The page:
Real Madrid’s season has entered a decisive phase. Last weekend Jose Mourinho’s side reduced Barcelona’s lead in La Liga to five points and on Wednesday evening they face Lyon in the second leg of their UEFA Champions League Round-of-16 tie.
The two sides drew 1-1 in France a fortnight ago, a result that gives the nine-time European champions a slight advantage, although memories are still fresh of their exit to the same opposition at the same stage of last year’s competition, their sixth consecutive elimination in the last 16.
One man who will be doing his utmost to prevent a repeat of those past failures is Real's tireless and versatile defender Sergio Ramos, who spoke exclusively to FIFA.com about Wednesday’s crunch assignment, Mourinho’s impact on the team, the challenge of chasing down Barcelona, and his career plans.
FIFA.com: Sergio, what are your thoughts ahead of Wednesday’s decisive tie with Lyon? How are preparations going?
Sergio Ramos: It’s an extremely important game for the club. The Champions League is a competition that really excites us and I’m sure there will be a party atmosphere at the Santiago Bernabeu.
The team’s been playing well lately and winning, although you could say this match is a mental test more than anything else.
Obviously one of the key things about being a footballer is being mentally prepared, and if you’ve got your head right, then you’re going to respond on the pitch. There’s a lot riding on this game psychologically. We want to reach the last eight, we want to win la décima (a tenth European champions’ crown) and we’re up against tough opponents who knocked us out last year. There are a lot of factors that come into play, and we need to be more focused than ever because the French have caused us plenty of disappointment before.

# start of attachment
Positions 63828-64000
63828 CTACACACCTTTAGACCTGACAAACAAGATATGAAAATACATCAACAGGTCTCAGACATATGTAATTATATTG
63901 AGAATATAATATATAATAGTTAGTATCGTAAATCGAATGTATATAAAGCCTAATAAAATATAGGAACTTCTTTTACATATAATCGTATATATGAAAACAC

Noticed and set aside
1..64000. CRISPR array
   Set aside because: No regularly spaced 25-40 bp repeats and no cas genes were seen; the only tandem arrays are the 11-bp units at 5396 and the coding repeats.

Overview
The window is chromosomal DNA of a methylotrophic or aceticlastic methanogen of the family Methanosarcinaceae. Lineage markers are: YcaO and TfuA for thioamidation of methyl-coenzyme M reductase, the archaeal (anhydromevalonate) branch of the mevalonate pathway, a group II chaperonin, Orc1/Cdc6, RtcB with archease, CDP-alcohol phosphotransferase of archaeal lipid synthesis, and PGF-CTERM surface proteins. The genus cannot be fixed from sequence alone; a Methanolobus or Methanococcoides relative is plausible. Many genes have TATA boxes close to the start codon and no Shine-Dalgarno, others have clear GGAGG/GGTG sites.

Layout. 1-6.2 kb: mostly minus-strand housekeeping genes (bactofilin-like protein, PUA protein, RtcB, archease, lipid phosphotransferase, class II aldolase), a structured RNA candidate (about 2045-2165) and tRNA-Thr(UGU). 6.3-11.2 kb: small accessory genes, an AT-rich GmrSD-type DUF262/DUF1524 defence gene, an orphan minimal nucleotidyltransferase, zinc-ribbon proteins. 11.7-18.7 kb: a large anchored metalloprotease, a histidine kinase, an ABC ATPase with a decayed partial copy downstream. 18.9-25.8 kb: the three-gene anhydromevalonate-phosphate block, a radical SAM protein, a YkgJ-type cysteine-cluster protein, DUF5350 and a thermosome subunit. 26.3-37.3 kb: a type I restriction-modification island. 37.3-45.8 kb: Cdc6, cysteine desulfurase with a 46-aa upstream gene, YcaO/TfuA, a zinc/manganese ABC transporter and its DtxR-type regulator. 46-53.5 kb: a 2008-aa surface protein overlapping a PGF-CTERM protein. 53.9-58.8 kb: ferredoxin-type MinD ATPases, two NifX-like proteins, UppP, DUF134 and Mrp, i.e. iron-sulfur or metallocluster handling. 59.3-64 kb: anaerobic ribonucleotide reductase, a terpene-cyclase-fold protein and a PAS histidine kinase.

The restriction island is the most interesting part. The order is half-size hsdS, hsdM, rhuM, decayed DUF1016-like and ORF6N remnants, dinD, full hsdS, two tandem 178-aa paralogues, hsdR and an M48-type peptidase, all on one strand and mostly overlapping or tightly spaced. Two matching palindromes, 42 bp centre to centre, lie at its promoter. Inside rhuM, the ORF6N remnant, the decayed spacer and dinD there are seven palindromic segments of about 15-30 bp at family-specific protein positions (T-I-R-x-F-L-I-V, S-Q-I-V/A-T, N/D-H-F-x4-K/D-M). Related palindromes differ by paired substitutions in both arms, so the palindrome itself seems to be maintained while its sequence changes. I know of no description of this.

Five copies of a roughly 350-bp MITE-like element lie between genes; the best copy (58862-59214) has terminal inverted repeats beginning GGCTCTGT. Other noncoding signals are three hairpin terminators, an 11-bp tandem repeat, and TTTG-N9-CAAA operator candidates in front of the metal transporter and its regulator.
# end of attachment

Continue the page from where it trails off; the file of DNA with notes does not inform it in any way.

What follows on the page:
In what way have Real Madrid improved under Jose Mourinho?
He’s brought a lot of balance and organisation on the pitch and in and around the dressing room. He knows how to handle things and not burn the players out. He’s very honest and direct with you too and that makes people excited about coming to work. He also knows how to get the best out of each player and he has a lot of character and always sticks up for us, which is greatly appreciated in the dressing room. It’s important for a coach and his players to have a good relationship because that shows on the pitch. We couldn’t be happier with him.
You’ve been playing well at full-back and at centre-half this season and you’ve become one of the most effective passers in the team. How would you assess your development in the last few years?
You have to be critical with yourself and push yourself to the limit. Every day I try to grow and improve as a player and as a person. That’s my main objective. When people mention things like those pass statistics it’s a reward for the work you do day in, day out and it encourages you to keep striving for more. If I had to retire tomorrow, I hope I’d be able to do it with a clear conscience, not just because I’d done my job as a defender but for other things on top of that.